$ whois domain-name |grep 'Name Server'

Review the name servers assigned to your hosted zone. If the name servers don't match the whois lookup results, then your hosted zone isn't used for domain resolution. You must update the name servers at the domain registrar.

If the domain is registered with Route 53, then see Adding or changing name servers and glue records for a domain. If the domain is registered with a third party, then see the third-party documentation for steps on how to update the name servers.

If the name servers aren't configured correctly at the AWS registrar, complete the following steps:

1.    Open the Route 53 console.

2.    Choose Registered domains.

3.    Select your domain.

4.    Choose Add/edit name server.

5.    Replace the current name servers with the following ones. In the following examples, replace the xxx placeholders with the correct values for your name servers.

6:    Choose Save.

Check the domain status

If the domain status is inactive, ServerHold, or clientHold, then the domain can't resolve. You can run the whois lookup command to check the status of the domain:

$ whois domain-name |grep 'Domain Status'

Check for health checks that are associated with the alias record

If there's a health check that's associated with the alias record, then check the status of the health check. The value that's returned during the DNS lookup depends on the routing policies and health check configuration of the record.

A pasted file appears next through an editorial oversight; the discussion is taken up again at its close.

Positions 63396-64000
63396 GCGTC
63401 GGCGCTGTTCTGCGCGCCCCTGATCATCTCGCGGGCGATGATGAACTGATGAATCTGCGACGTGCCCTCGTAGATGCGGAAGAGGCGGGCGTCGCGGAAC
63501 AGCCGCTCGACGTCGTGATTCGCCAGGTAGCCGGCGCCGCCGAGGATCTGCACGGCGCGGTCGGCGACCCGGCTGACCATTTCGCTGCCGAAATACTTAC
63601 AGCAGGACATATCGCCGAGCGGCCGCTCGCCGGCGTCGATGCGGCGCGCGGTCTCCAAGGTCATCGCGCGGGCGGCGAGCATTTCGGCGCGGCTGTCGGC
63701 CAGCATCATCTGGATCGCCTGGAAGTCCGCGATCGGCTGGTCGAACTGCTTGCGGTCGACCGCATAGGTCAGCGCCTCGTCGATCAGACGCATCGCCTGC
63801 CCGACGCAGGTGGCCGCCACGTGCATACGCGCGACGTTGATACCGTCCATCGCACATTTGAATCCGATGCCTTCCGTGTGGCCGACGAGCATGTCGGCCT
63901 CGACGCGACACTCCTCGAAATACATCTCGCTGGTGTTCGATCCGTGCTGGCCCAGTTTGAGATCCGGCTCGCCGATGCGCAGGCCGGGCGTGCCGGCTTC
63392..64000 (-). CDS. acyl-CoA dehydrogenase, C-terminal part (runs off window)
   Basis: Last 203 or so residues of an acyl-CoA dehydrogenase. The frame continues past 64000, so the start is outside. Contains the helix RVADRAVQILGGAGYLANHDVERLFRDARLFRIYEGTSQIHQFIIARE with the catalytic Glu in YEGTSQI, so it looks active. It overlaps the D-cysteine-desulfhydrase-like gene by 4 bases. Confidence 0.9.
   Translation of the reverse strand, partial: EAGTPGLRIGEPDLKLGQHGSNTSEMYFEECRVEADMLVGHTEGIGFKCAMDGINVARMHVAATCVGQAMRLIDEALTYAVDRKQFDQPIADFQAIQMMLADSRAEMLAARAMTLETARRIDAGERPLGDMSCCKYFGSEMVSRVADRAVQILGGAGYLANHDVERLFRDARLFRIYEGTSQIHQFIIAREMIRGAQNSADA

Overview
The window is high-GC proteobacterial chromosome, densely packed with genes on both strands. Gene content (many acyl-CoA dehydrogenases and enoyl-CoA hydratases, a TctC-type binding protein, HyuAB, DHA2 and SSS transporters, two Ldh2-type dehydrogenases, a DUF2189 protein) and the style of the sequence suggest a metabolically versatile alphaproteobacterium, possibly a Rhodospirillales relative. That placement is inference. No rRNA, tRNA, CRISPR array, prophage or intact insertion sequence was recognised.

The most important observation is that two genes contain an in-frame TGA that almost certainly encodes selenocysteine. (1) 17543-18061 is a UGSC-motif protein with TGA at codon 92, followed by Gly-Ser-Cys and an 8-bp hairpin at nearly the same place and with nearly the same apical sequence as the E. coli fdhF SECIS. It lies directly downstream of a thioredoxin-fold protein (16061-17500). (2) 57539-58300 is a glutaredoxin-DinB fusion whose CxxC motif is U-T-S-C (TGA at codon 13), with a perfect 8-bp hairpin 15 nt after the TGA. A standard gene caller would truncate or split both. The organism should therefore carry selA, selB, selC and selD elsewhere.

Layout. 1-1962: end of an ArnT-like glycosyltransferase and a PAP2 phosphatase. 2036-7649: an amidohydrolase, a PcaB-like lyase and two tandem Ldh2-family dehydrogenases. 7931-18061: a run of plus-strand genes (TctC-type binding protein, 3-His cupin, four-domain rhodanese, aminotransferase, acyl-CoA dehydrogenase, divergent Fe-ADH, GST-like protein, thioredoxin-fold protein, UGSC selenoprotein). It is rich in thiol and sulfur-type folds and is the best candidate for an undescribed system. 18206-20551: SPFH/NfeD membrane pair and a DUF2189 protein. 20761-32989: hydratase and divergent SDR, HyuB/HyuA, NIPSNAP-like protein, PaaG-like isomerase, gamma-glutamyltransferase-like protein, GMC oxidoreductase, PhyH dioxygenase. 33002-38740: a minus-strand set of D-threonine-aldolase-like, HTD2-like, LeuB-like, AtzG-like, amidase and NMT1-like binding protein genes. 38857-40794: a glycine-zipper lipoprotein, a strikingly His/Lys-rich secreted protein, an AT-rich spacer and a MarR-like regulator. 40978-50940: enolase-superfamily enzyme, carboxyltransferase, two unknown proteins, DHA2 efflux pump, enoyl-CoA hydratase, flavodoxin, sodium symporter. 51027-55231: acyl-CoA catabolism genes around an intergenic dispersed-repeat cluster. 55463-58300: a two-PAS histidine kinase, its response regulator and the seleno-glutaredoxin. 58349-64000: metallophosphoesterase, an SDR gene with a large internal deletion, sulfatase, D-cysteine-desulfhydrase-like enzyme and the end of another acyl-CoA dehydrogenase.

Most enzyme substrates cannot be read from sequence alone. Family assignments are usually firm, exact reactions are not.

Check the record propagation

Usually, Route 53 propagates DNS record updates to the Route 53 global network of authoritative DNS servers within 60 seconds. However, caching DNS resolvers is beyond the scope of Route 53. So, Amazon Route 53 caches your resource record sets according to their TTL value.

The local resolver caches the previous record value for the duration of the configured TTL. In some cases, there might be negative caching where the resolvers cache the NXDOMAIN results from authoritative name servers. To check for negative caching, send a query directly to the name server that's assigned to your domain's hosted zone to check for a response. The following is an example command to check for negative caching:

$ dig domain-name @ns-2041.awsdns-63.co.uk

When DNSSEC is turned on, check the DS records

A DS record establishes a chain of trust between the parent and child hosted zones when DNSSEC is turned on. This record contains a digest of the public key-signing keys (KSKs) used to sign a DNS zone's zone-signing key (ZSK) and the signing algorithm type. You must add the DS record to the parent zone of a delegation. The DS record is authoritative data in the parent zone.

For example, the DS record for "example.com" is stored in the ".com" zone (the parent zone), not the "example.com" zone (child zone).

Provide the public KSK and signing algorithm type to your domain registrar to create a DS record. The domain registrar forwards the public KSK and the algorithm type to the registry for the top-level domain.

AWS OFFICIALUpdated a year ago